neuvering and artificial niceties Felicity had too often witnessed in her work. “Cake it is,” she said lightly. “In the meantime, I’m enjoying your badgers.” “If anyone can make badgers work at a party, it’s you, Felicity.” “Thanks, I appreciate that. I have some ideas I want to explore. Feel free to let me know if you have any suggestions,” Felicity said as they wrapped up the party plans. “It’ll be a fun evening. Thanks for stopping by.” Kylie started to get up, but Felicity stopped her. “I’ll see myself out. Enjoy the perfect summer day.” “It is perfect, isn’t it?” Kylie sighed, the sunlight catching her eyes. “I came to Knights Bridge never thinking I’d stay. Now it’s home.” She shifted her gaze back to Felicity, who was on her feet, collecting lunch dishes. “I’ll get those. Sometimes I’m tempted to throw my dirty dishes in the river, but the ducks would have my head if Mark didn’t. Oh, wait. That reminds me. He asked me to tell you that his brother is a lastminute addition to the boot camp speaker lineup and is hiring you to organize a party at the end of the day.” “Mark—Mark Flanagan’s brother?” “Right. Only Mark I know here.” The only one Felicity knew, too, but she’d needed to cover for her shock. Kylie frowned. “You know his brother, don’t you? Gabe, isn’t it? Short for Gabriel?” Oh, she knew him, all right. She’d just been thinking about him. That night before they’d set off for college. He’d been working construction and had been tanned and muscular, eager to get out of Knights
Bridge and make something of himself. She’d been working at her father’s bank in the village and restless. Felicity nodded. “Gabe is Mark’s younger brother.” She tried not to sound too stiff. Keep it casual. Matterof-fact. “It’s just the two of them.” “That’s what I thought.” Kylie swooped up her tea glass, no sign she knew she’d stepped on a hornets’ nest. “Mark had to be out of town this morning on business and wasn’t sure when he’d return. It must be late in the game to add a party, but if anyone can swing it, it’s you, although I suppose you could always say no.” “Thanks for letting me know.” Felicity reminded herself she’d been hired to do a job, and if Gabe had been added as a speaker and wanted to sponsor a party, she would have to manage. Even if her stomach was churning. “It’s short notice, but the boot camp is straightforward as events go—sort of an open house with speakers. It’ll be fine.” The one-day event was meant to provide a taste of what Dylan had in mind for the periodic entrepreneurial boot camps he planned to host in Knights Bridge throughout the year. He was an ex-professional hockey player and a multimillionaire businessman from California who’d fallen in love with Olivia Frost, a graphic designer who’d returned to her hometown last year to open an inn. They were married on Christmas Eve. A few months earlier, Olivia’s sister, Jessica, had married Mark Flanagan. That was just one of the many connections that were part of life in their small town. Felicity smiled, trying to take any shock and dread out of her expression. She was a pro. She needed to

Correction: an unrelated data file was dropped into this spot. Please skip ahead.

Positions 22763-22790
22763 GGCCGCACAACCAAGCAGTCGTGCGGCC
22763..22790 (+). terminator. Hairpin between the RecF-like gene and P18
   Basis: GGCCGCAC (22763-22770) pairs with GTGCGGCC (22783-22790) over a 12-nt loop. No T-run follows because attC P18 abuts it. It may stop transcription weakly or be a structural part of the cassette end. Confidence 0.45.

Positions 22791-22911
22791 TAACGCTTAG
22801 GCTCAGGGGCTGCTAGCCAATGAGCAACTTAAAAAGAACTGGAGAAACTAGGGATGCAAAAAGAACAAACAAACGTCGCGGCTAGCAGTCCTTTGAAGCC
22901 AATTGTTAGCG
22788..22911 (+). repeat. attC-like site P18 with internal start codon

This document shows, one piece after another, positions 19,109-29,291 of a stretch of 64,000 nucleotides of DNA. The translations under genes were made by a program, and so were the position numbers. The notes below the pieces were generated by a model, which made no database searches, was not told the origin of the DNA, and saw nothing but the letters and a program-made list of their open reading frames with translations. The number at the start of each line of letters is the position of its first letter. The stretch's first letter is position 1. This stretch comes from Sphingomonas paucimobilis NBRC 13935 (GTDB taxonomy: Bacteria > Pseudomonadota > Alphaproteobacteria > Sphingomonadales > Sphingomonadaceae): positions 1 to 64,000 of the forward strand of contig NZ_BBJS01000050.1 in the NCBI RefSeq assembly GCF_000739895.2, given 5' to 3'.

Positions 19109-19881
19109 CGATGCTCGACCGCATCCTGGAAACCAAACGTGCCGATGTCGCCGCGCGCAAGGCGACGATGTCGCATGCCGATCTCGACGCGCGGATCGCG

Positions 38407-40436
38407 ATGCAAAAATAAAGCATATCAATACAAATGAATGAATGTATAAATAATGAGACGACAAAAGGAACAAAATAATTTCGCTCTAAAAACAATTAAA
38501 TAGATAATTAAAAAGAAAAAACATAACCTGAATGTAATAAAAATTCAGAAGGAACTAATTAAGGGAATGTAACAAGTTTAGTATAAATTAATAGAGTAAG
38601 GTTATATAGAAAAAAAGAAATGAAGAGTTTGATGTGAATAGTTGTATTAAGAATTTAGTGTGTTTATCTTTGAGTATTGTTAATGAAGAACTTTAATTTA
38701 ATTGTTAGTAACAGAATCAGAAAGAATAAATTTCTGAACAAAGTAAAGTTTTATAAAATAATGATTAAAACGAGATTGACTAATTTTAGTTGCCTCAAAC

act like one. She swallowed, breathed. “Gabe isn’t in town yet, is he?” “I don’t think so,” Kylie said. “Mark didn’t say.” Felicity gathered dishes and started toward the glass doors into the apartment. “I assume Gabe will be staying with him. Doesn’t matter. Thanks for the information.” “Mark will be back soon if you want to talk to him.” Felicity thanked her again and headed into the apartment. She dropped off her dishes in the kitchen. The mill’s dozen apartments were spacious, sleek and modern, with an industrial feel to them—Mark hadn’t fought the building’s origins—given their tall, arched windows, cement floors and brick walls. Felicity loved the views of the winding, shallow river. Kylie had added her own touches to her apartment, now shared with her husband. Sherlock Badger, propped next to a task lamp on her worktable, oversaw her sketches and scribblings, as she liked to call them. “Wish me luck, Sherlock,” Felicity said under her breath as she headed out. When she reached the parking lot in front of the mill, Felicity forced herself not to break into a run. She had no reason to run. She wasn’t late for anything. She wasn’t being chased by a bear. She had her workload under control. She was letting herself get freaked out for no reason. So what if Gabe Flanagan was speaking on Saturday and wanted to throw a party? Despite that night between high school and college, they’d never been an item. They’d been friends. They’d had a falling-out and hadn’t seen each other in three years, and it was